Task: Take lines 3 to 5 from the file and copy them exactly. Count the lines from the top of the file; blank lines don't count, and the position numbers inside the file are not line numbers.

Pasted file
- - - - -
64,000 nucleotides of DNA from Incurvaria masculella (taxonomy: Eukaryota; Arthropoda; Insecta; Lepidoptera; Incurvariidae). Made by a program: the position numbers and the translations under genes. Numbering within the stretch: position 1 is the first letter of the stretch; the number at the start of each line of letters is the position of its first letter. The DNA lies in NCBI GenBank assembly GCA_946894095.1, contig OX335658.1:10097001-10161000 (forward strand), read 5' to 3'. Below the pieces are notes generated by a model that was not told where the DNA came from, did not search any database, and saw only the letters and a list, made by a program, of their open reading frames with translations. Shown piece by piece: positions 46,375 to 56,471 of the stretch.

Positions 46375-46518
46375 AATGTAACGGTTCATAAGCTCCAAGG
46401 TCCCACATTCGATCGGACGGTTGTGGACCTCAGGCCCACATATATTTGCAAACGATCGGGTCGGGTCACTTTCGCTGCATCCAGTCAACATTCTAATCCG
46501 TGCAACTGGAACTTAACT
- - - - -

46375 AATGTAACGGTTCATAAGCTCCAAGG
46401 TCCCACATTCGATCGGACGGTTGTGGACCTCAGGCCCACATATATTTGCAAACGATCGGGTCGGGTCACTTTCGCTGCATCCAGTCAACATTCTAATCCG
46501 TGCAACTGGAACTTAACT